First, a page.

One of the central issues in the lead up to Paris is how best to adapt to the the consequences of climate change over the long-term. This issue is discussed in section E of the draft negotiating text, entitled “Adaptation and loss and damage.”
“Adaptation” and “loss and damage” are distinct concepts.
“Adaptation” is based on the idea that, no matter the outcome at Paris, many nations will still suffer the adverse impacts of climate change over the long-term. Earth’s average temperature has already risen 0.8 degrees Celsius since mankind started emitting greenhouse gasses on an industrial scale, and we can see the impacts of this warming today; sea level rise, ocean acidification, increased extreme weather, biodiversity loss, crop failure, and so on. With the bottom-up “pledge and review” approach characterising the Paris negotiations (discussed here), it is likely that our emissions and Earth’s average temperature will continue to increase in coming decades. Thus, even if an all-inclusive deal is agreed in Paris this December, low individual ambition will cause us to overshoot our 2 degrees Celsius target and push us into “dangerous” territory. Flexible national plans must be implemented to both respond to and pre-empt the impacts of a warmer world.
“Loss and damage” refers to another layer of measures and responses, in the case of inadequate mitigation and insufficient adapation. It focuses in particular on providing assistance for Least Developed Countries (LDCs) and Small Island Developing States (SIDS), who will disproportionately suffer the impacts of climate change.
How does the draft text approach these issues?
Section E uses a lot of words to say very little.
The initial subsection on the “long term global aspects of adaptation” currently includes eleven competing explanations, which can all be effectively summarised as outlining the need for state Parties to co-operate to adapt to the adverse effects of climate change. The more detailed of these explanations contain a patchwork of references to the principles of the UNFCCC, which are already acknowledged in the Objectives section. It is worth noting that one option bluntly suggests having “no global goal for adaptation”, meaning that at least one Party considers that mitigation should be the sole aim of the Paris agreement.
The main substance of the Adaptation section is contained under the heading “commitments.” Once again, there are various options – options within options, even –but a common approach surfaces, called National Adaptation Plans (NAPs). Similar in approach to the soft-law INDCs in the Mitigation section, these are requirements for each Party to outline how they will integrate climate change adaptation into their national development and policies, including the creation and/or reinforcement financial mechanisms to assist developing nations. The process is facilitative and prescriptive rather than a enforced, although an overall monetary assistance goal may be tabled.
The range of NAP options vary in their ambition. Some constructions merely “encourage” countries to “take steps”, or to “communicate” an “adaptation component in their INDC.” Such broad wording is a sure-fire way to allow states to avoid any actual commitments.
Others provisions are more ambitious (in terms of effectively at achieving the UNFCCC’s purpose). No single option stands out as the most comprehensive, but streamlining them together to create an ambitious outcome based on the current parameters in the negotiating text may read as follows:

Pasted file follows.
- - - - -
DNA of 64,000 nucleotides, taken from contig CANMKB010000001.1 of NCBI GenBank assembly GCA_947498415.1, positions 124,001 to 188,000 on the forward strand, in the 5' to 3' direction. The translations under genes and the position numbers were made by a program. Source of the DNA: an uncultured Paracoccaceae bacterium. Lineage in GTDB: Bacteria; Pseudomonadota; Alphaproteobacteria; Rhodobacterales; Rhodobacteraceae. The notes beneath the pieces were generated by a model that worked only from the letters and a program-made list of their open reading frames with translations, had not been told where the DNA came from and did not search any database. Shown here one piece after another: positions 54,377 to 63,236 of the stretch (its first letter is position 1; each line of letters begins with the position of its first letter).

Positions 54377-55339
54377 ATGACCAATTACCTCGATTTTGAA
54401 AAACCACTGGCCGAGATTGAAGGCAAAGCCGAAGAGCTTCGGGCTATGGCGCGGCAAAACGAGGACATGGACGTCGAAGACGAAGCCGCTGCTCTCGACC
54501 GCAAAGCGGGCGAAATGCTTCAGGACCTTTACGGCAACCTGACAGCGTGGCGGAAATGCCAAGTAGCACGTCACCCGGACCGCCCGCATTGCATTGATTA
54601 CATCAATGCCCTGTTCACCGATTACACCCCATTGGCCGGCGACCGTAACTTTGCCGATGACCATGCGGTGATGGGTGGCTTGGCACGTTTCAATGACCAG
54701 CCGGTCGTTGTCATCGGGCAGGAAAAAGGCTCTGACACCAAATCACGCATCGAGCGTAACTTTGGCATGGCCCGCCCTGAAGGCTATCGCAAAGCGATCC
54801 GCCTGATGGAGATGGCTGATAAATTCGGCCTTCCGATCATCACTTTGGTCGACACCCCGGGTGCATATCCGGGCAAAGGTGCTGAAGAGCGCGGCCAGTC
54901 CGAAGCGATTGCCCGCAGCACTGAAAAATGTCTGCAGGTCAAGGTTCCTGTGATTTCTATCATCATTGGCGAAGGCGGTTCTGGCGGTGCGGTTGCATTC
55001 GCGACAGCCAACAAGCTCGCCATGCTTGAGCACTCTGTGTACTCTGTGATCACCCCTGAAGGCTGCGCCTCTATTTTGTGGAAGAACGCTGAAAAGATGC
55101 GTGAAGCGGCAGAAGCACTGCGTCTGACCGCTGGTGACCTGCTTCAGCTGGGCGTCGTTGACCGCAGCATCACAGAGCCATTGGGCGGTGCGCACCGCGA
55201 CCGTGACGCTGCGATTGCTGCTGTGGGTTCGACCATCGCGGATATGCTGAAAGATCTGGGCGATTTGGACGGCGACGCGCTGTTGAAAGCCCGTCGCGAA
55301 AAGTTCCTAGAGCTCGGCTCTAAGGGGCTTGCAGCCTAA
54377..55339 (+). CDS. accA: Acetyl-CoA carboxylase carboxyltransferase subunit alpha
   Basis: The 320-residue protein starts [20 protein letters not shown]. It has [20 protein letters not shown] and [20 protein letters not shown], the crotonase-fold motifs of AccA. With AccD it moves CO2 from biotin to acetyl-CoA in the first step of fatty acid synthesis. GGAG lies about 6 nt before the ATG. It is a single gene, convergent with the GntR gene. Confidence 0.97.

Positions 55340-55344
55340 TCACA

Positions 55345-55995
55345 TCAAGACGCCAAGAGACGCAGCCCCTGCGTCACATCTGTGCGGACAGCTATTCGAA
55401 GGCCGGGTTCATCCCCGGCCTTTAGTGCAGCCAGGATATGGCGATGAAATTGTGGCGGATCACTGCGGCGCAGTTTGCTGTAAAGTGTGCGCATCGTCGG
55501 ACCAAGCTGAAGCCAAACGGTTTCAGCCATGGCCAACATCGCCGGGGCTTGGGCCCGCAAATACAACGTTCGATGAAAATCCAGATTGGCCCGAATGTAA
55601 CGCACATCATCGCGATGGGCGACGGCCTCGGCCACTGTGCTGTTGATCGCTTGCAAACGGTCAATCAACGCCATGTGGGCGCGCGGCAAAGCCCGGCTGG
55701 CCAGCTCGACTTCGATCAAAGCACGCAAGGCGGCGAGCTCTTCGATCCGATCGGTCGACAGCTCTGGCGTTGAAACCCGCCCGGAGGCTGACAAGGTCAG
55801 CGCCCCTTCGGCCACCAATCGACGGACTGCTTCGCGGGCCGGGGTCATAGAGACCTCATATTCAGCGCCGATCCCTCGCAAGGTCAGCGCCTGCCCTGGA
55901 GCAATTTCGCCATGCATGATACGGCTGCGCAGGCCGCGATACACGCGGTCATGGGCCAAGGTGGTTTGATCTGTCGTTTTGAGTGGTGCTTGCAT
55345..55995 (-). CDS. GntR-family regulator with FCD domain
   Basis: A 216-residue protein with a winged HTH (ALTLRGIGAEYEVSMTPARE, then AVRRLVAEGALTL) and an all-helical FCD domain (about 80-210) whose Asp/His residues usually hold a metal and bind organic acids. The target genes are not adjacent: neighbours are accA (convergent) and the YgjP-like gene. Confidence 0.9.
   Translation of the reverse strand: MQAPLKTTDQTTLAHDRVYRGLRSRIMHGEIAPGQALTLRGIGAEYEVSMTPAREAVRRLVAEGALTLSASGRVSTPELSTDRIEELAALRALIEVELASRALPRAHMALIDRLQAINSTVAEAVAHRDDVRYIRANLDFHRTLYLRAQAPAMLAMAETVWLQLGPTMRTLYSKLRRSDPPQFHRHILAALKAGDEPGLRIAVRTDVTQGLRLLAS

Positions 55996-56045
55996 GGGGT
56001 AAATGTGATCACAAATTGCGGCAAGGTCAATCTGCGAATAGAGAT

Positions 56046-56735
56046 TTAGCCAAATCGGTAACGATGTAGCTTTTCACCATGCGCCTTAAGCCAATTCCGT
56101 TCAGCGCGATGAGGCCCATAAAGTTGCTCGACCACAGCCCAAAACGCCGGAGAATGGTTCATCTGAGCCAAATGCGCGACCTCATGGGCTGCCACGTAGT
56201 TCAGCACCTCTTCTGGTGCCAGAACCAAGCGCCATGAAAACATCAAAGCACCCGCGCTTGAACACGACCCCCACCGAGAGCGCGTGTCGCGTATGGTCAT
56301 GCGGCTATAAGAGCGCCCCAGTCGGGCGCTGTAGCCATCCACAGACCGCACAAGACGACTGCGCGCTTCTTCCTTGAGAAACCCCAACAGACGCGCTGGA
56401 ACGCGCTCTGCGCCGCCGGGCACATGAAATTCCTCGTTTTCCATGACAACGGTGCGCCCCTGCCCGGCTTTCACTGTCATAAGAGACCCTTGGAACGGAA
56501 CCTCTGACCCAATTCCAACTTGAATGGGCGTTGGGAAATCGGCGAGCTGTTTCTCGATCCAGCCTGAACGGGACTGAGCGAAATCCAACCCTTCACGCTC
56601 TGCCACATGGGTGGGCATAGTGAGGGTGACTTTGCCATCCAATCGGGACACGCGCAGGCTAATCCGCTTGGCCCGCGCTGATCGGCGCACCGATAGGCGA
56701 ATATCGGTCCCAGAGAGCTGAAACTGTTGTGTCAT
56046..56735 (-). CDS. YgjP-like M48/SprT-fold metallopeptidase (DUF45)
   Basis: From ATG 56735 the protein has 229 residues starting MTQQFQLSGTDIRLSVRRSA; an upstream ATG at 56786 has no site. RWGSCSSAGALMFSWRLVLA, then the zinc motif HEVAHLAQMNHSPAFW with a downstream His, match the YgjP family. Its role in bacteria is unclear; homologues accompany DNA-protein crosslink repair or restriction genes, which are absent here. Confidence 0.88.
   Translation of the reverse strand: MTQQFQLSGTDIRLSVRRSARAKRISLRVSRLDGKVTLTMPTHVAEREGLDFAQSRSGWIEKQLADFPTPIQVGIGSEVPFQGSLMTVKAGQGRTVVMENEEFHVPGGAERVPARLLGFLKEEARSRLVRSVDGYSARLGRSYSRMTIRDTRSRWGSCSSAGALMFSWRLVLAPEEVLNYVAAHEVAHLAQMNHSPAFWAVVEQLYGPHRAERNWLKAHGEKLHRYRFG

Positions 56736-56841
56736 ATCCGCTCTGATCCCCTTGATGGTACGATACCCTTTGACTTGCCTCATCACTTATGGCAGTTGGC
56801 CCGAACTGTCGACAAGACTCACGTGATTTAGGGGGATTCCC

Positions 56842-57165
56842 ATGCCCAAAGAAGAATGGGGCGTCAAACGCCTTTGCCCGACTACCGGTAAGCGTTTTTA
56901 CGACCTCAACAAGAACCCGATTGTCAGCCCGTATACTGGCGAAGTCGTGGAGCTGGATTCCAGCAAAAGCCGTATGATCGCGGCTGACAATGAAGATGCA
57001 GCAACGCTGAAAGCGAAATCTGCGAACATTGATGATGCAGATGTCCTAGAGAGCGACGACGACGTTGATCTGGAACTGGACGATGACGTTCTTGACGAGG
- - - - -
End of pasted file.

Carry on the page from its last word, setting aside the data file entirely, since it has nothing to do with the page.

- All Parties are obligated to submit a NAP to the UNFCCC secretariat, with short medium and long term action plans, milestones and sources of finance, technology transfer, and capacity building, through a common report system.
- These will be transparently organised in an online registry, to facilitate international co-ordination and co-operation. National communication is required through biennial reports.
- NAPs are to promote UNFCCC principles, the science of the IPCC, human rights, and the engagement of sub-national and local authorities; and must take into account vulnerable groups, indigenous peoples, and gender issues.
- Developed countries’ NAPs must “bridge the gap on adaption financing in the pre-2020 period” to assist developing nations, and provide USD 100 billion per year by 2020. This is not further developed. (Note: This is a separate monetary target to the Green Climate Fund which is discussed in the following section, Finance. Some options propose to connect the two funds).
Additional subsections cover the ongoing monitoring and evaluation of NAPs, the sharing of information between parties, and the creation or strengthening of existing institutional arrangements to facilitate the above purposes. Many options are provided, but they are less varied in their wording, and are thus less likely to be in the final decision.
Overall, despite the large number of options in Section E of the draft text for Paris, reaching consensus between the parties should be relatively straightforward. The main sticking point is likely to be the adaptation fund. How this institution will operate, how it will be funded, and the scale of its operations are all likely to be critical issues at COP 21.
Loss and Damage
A UN institution already exists to deal with the loss and damage associated with climate change; the Warsaw International Mechanism. All three options in the text propose using this mechanism and developing new modalities and procedures as necessary. Not much further detail is provided; loss and damage seems to be having an identity crisis – the text suggests detailing it in an entirely a separate Section, or alternatively, having “no reference” to it at all. Intuitively, this is appealling, since Section E is already so wordy and difficult to unravel. However, as discussed above, once it is streamlined, a short concise loss and damage provision at the end would not be out of place.